After my first teacher training, I started teaching a group of friends once a week. Eager to put my training into practice, teaching friends was a great way to immediately put the intellectual into action. I’ll admit I was in way over my head even in the context of teaching friends; there was much to remember in terms of the sequence, as well as assisting and trying to throw in a little “spirit” as well. Around the same time, I had an opportunity to assist in yoga classes for my more senior colleagues. These were teachers who had been down the same teacher-training path and they were already teaching full time in the studio. I started assisting and over the course of the next 2 years, along with attending my next teacher training and taking on more classes, I continued to assist. It was one of the greatest, most valuable experiences of my life as a newer teacher.

Assisting allowed me to focus on the student. Assisting allowed me to be in the flow, without having to be in charge of the flow. Assisting helped me to learn how to be of service. Assisting helped me to learn alignment. Assisting helped me to learn how to manage energy, both positive and negative. By the time I was teaching full-time, I was ready to fully integrate assisting into my own expression of teaching without feeling awkward and disjointed (“now, I’m assisting; now, I’m teaching”) which is a dichotomy that can sometimes happen.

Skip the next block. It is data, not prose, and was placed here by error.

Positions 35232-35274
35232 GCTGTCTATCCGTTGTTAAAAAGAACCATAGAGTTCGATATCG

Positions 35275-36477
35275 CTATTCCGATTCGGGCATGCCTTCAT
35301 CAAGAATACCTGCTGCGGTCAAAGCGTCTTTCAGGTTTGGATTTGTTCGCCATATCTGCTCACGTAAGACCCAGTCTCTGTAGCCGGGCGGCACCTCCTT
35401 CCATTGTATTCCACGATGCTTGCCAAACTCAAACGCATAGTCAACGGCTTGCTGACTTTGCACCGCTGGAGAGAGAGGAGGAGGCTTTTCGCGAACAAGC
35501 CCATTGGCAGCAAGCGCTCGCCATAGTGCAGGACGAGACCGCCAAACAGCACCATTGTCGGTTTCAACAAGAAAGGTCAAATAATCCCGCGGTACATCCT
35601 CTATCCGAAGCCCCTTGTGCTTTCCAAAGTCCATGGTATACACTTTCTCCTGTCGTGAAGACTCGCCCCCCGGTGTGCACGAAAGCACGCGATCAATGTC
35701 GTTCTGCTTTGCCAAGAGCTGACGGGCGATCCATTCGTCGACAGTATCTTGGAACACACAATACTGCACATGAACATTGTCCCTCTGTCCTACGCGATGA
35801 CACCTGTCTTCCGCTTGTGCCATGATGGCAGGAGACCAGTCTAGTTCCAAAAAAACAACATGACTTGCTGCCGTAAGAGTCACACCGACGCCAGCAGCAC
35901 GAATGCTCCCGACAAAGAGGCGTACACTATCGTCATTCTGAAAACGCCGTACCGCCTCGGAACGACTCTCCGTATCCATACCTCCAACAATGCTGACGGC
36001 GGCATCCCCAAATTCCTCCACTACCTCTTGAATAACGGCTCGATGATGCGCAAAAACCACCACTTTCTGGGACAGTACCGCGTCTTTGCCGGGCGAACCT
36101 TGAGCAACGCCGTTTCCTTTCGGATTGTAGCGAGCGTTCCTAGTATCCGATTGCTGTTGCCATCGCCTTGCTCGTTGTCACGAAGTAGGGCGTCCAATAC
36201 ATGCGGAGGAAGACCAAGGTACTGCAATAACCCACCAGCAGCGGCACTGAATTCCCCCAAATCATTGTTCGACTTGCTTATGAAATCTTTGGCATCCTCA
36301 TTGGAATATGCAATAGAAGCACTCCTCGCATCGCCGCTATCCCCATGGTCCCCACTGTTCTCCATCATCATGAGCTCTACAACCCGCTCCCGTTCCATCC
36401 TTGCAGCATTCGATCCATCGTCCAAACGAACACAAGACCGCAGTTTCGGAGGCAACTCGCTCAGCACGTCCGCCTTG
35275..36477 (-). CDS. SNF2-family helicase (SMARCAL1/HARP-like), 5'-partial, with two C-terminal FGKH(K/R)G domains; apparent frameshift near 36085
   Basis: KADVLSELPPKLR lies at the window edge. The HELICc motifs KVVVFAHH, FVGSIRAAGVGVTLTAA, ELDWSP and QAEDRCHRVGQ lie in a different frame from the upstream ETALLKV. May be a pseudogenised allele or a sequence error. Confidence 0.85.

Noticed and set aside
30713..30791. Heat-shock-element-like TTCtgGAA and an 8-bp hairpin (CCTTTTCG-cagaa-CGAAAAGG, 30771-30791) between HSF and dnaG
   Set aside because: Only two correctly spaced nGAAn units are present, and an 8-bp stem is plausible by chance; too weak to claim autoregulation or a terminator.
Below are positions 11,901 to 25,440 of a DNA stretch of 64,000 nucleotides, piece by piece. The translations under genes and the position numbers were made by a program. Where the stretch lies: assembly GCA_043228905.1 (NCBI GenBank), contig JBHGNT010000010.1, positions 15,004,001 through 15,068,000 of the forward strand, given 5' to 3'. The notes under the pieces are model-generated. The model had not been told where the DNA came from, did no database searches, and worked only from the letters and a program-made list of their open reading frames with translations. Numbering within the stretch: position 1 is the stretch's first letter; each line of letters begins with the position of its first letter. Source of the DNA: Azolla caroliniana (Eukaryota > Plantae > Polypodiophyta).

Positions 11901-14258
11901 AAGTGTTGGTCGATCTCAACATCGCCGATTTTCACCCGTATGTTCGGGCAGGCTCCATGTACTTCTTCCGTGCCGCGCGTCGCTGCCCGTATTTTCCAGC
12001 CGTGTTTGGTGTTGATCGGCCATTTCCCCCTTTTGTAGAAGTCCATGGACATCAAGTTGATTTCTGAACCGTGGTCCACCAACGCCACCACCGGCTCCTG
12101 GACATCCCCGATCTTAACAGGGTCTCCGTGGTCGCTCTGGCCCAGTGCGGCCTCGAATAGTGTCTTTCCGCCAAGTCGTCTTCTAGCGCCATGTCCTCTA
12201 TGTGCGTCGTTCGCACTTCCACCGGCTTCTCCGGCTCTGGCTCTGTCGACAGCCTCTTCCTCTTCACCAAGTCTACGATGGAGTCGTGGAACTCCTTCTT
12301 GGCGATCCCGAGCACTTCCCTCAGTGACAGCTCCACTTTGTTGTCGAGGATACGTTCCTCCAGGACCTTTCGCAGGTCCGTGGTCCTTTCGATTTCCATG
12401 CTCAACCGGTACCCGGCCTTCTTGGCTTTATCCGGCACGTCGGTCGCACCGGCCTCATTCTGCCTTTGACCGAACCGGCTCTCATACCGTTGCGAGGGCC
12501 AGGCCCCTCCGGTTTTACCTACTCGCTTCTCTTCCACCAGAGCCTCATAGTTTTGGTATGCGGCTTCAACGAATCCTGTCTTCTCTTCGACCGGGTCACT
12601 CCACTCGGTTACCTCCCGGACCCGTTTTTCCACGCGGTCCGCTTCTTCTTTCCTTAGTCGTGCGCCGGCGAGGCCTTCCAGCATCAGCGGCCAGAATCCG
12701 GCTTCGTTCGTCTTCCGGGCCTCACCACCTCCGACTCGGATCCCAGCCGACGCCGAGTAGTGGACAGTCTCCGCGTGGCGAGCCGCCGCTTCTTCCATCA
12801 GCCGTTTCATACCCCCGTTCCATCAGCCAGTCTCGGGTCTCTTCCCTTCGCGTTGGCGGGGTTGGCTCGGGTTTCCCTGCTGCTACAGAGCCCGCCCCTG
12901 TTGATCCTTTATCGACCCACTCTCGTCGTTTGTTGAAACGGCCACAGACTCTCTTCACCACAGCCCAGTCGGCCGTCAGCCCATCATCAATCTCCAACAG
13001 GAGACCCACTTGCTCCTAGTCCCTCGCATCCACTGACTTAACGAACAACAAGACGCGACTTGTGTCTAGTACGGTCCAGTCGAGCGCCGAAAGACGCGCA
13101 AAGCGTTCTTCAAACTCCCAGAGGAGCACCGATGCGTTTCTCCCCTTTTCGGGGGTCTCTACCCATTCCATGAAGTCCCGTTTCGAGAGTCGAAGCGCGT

In my Assistant Training course, I present tips for assisting that focus on several areas: the physical; you, as the assistant; the teacher; the student; beginners; the room/environment and the spiritual. If you’re feeling a bit unsure of how to approach students to help, maybe you’ll find some of these tips useful:

Physical:

Your goal is direction, not perfection: Every yoga pose is an expression of beauty and beauty is not just found in perfectly executed alignment. It’s found in the courage, faith and perseverance shown by students as they sweat and struggle through class. When approaching a student, think less about “what’s wrong with this pose?” and think more, “how can I help this person experience this pose more fully?”

Know your intent before you approach: As a newer teacher, sometimes I’d find myself standing next to a student, hands on their body and all of a sudden, unsure of what the point of my assist would be. You do not want to be in this situation! Think about the primary action of the pose and assist to reinforce that action (this thought should happen as you’re approaching the student so you’re ready when you get to them).

Encourage modifications: Students often don’t know how to modify and feel like their doing ‘less than’ if they do. They also may feel like they’ll be chastised by the teacher if they don’t create a full expression of the posture. If you see a student struggling, show them how to drop a knee. Show them how to use a prop. They”ll often be grateful you did.

About you: